Do we really want to know about the basic needs and basic medical issues in contemporary romances, e.g. the heroine’s need to go to the loo and such? I think it’s easy to assume that we don’t.

    So, why the need to associate the status of personal hygiene with historical accuracy?  This is a thing I don’t really understand.

    To me, historical accuracy is a good take on the zeitgeist of a time period used in a story. This includes mentality, personal beliefs and prejudices, outlooks, speech and such.

  4. 4
    Maili says:

    P.S. I agree with you on the current trend of having the h/h psychoanalysing their issues and relationships. Too weird for my taste! :D

  5. 5
    Candy says:

    I brought up personal hygiene because I’m a spoiled little bitch who loves her running water and toilet paper, and who would get THOROUGHLY squicked out at the thought of the generous multitude of flora surrounding the average protagonist’s Happy Bits if a historical novel were thoroughly realistic. I mean, have you noticed how often characters in historical romances take a bath? Much, much, MUCH more often than the average person did back in Ye Olden Days. I don’t mind those bathing scenes because I’m all “Whoo-hoo, clean Happy Bits!” This is very much a modern sensibility and an illustration of how inconsistent I am in terms of how realistic I want my books to be.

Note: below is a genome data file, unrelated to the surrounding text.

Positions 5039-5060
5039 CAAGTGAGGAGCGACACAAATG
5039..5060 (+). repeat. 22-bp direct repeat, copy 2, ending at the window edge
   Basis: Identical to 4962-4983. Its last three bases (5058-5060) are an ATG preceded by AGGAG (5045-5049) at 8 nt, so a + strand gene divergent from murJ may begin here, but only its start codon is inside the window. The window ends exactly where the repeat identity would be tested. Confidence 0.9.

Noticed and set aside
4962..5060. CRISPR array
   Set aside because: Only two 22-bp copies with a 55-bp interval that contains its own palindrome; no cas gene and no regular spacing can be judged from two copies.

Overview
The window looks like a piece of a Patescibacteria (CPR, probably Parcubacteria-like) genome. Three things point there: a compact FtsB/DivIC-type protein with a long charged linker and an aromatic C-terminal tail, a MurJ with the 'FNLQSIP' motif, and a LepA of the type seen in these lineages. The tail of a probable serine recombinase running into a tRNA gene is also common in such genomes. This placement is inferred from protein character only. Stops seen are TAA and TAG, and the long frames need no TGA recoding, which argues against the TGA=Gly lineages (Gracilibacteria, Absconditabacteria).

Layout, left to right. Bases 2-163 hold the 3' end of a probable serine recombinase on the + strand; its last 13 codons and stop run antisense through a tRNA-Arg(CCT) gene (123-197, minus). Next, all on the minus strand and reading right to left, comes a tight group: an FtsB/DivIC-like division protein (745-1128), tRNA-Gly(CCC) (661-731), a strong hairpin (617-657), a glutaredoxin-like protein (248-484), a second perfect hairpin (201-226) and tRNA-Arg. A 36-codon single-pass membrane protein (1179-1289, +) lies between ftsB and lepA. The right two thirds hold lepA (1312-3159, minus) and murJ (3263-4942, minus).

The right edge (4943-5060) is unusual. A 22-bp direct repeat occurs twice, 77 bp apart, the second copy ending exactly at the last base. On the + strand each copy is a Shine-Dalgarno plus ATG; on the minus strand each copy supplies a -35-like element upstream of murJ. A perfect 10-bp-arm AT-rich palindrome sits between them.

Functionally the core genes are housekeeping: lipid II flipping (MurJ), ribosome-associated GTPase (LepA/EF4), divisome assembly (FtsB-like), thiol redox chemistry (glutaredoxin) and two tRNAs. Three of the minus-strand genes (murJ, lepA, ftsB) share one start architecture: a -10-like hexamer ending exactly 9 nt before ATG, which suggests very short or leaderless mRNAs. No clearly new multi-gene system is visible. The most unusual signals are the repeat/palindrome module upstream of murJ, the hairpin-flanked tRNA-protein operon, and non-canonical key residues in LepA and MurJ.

And thanks for the info on how recent regular teeth-brushing and toilet paper usage are—now I can be squicked out about hygiene in all but the most recent contemporary novels ;-) . For what it’s worth, I haven’t read ANY romance novels set in WWII, or even WWI—there seems great big blank between 1880 and 1980 in terms of an acceptable period setting for a typical romance novel.

  6. 6
    Susan says:

    I’ve been reading and enjoying your blog for weeks, but this is my first comment.  I’m an aspiring writer working on a Regency historical.  Except it’s really more of a Peninsular War historical—much more battlefield than ballroom.  And I’m here to talk about toothbrushes, of all things.  According to one of my research tomes, the 60 lbs. of gear carried by your average infantry soldier included a toothbrush and soap.  How often they used either, who knows, but I think that’s justification enough to allow a reader to imagine reasonably hygienic Regency heroes.

  7. 7
    Fair says:

    I agree that it’s OK for romance novels to romanticize the past—after all, they’re “romance” novels, not “reality” novels. So let the heroine spend too much time in her bathtub, that’s fine with me.

    But the problem for me is that historical romances aren’t romanticizing the past—they’re really about the present. Take a modern hero, a modern heroine, a modern plot, modern dialogue, modern psychoanalysis, then slap the label “Regency England” on it all and call it a historical romance. That’s where the books go wrong.

    I wish I could tell writers: Old-fashioned dialogue is romantic… use it. I hear people use modern slang all the time. In a historical romance, I want romantic historical dialogue. The past provides so much fodder for romance—so why just give us the 21st century in Regency garb?

  8. 8
    Ace says:

    georgette heyer my friends. Brutally historically accurate without sounding practices or forced in to the book. Very good plots and if you want to know any more. GOOGLE IT! Throws the rest of the contemporary romances out the window by a long shot. Also, i might add she’s credited for single handedly making regency romance as we know it today (mind you it aint much to brag about now, but when she was alive she was something like a Jane austen of her time. Quite original! Very Witty!)

Comments are closed.

↑ Back to Top